A key step in the process was a Senate Committee whose Government
     members had the intestinal fortitude to say so.  So it was 'political'
     only in the sense that the assessment was undertaken by politicians
     (and was well-undertaken, which is regrettably uncommon).  It wasn't
     a 'political debate' in the pejorative sense of 'party-political'.

9.  "Research from the University of Texas comparing human and machine
     face recognition has shown that when the performance of seven
     different face-matching algorithms was pitched against the
     performance of humans matching faces, a handful of the algorithms
     consistently outperformed the humans."

     The standard of acceptability seems to have slipped, rather a lot.

     How many mega-millions did we want to pay, for a scheme that, under
     laboratory testing conditions, is marginally better than what we've
     got now, and that, under operational conditions, may well be rather
     worse?

     And this is the *easy* part - 1-to-1 authentication of an assertion
     of identity.  That's far, far away from the 1-to-many identification
     challenge that headlined the article ("detect terrorists at airports")

10. "The Government continues to trial the SmartGate facial
     recognition-based border control system".

     "The pilot ... started in late 2002 ..."
     http://www.anu.edu.au/people/Roger.Clarke/DV/SmartGate.html (Aug '03)

     Wouldn't the fact that it's still on trial after more than 5 years
     suggest something?  (Maybe those two pesky Japanese gentlemen are
     still around, waiting to give the scheme more bad press).

     A pseudo-evaluation in 2004 did the taxpayer a serious disservice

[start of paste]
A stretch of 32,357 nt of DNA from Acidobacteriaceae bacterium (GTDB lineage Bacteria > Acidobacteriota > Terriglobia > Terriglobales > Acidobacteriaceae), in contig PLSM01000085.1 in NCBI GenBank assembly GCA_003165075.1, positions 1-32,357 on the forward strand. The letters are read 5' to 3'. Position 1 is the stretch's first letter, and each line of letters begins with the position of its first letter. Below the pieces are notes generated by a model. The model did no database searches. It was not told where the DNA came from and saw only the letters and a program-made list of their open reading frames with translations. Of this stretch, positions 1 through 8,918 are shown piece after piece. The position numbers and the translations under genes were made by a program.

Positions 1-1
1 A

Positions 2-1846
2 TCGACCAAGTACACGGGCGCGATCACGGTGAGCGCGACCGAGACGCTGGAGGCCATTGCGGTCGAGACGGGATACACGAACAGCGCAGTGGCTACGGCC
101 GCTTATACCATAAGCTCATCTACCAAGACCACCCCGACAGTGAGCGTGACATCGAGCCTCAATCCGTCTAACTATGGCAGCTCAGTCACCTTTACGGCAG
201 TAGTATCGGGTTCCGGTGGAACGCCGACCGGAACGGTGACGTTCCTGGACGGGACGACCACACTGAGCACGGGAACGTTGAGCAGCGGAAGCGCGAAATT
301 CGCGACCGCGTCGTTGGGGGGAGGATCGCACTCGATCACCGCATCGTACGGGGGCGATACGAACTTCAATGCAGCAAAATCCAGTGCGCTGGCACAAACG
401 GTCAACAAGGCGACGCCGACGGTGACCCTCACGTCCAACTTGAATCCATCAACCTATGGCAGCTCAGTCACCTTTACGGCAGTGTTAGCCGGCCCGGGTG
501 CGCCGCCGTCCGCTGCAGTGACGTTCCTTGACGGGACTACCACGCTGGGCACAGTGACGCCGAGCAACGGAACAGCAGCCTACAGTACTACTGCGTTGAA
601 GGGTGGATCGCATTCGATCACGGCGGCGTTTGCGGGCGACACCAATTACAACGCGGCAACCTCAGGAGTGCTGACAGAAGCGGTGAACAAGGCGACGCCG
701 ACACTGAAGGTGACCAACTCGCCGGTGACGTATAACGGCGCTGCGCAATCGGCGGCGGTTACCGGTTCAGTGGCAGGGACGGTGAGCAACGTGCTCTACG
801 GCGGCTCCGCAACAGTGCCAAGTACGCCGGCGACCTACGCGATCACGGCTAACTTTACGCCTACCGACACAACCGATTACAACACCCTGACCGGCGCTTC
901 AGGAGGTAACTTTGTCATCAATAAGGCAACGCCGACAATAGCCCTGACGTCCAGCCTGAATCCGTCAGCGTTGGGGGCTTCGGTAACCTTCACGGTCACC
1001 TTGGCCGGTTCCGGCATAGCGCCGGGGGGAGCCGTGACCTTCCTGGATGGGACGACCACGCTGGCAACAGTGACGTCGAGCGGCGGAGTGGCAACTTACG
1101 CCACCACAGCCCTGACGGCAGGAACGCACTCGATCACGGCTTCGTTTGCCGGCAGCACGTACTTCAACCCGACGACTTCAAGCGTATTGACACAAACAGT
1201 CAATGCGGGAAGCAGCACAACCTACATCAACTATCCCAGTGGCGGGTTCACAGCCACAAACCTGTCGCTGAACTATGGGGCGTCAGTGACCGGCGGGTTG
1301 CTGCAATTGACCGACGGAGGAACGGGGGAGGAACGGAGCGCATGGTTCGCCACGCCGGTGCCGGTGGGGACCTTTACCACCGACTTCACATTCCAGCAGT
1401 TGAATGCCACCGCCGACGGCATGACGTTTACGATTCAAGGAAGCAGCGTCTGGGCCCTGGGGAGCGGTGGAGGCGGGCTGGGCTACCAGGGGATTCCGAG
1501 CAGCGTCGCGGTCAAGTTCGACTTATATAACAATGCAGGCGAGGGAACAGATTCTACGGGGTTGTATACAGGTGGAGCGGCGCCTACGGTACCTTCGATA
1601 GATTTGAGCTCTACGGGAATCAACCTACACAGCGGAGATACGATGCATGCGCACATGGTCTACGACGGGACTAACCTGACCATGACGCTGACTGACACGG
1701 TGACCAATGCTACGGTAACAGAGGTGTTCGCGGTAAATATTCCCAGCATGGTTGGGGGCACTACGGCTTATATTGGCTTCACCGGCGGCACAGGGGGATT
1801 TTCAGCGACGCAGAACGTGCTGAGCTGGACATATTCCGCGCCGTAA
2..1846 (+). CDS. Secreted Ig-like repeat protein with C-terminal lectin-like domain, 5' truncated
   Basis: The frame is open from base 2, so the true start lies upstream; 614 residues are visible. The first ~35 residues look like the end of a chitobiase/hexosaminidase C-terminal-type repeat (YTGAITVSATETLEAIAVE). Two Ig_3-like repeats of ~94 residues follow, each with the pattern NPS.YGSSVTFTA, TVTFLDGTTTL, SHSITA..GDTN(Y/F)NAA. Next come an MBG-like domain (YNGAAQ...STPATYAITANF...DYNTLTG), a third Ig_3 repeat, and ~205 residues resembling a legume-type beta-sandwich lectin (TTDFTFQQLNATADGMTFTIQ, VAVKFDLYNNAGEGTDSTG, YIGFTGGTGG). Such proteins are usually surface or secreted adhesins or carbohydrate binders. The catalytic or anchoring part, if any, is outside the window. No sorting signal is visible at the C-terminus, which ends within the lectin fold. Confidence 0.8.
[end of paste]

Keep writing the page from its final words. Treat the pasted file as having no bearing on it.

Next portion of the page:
by pretending that all was well, when it wasn't:
     http://www.anu.edu.au/people/Roger.Clarke/DV/SmartGate040207.html

     Customs CIO Murray Harrison admitted in March 2006 that "Smartgate
     doesn't enhance security.  It helps flow and efficiency in the limited
     space available in airports".

11. "The system has operated since July and [the CEO] expects it will
     deliver annual payroll savings of about $600,000".

     The amabiguous use of "the system" is yet another piece of
     misinformation.  It actually refers to a payroll system, but is
     used as though it referred to a biometric element within the system.

     Re-insourcing and installing a payroll "system" can save you a lot
     of money when your business processes are as crippled as that
     company's appear to have been.  Biometrics has got precious little
     to do with such outcomes.


-- 
Roger Clarke                  http://www.anu.edu.au/people/Roger.Clarke/
			            
Xamax Consultancy Pty Ltd      78 Sidaway St, Chapman ACT 2611 AUSTRALIA
                    Tel: +61 2 6288 1472, and 6288 6916
mailto:Roger.Clarke at xamax.com.au                http://www.xamax.com.au/

Visiting Professor in Info Science & Eng  Australian National University
Visiting Professor in the eCommerce Program      University of Hong Kong
Visiting Professor in the Cyberspace Law & Policy Centre      Uni of NSW


More information about the Link mailing list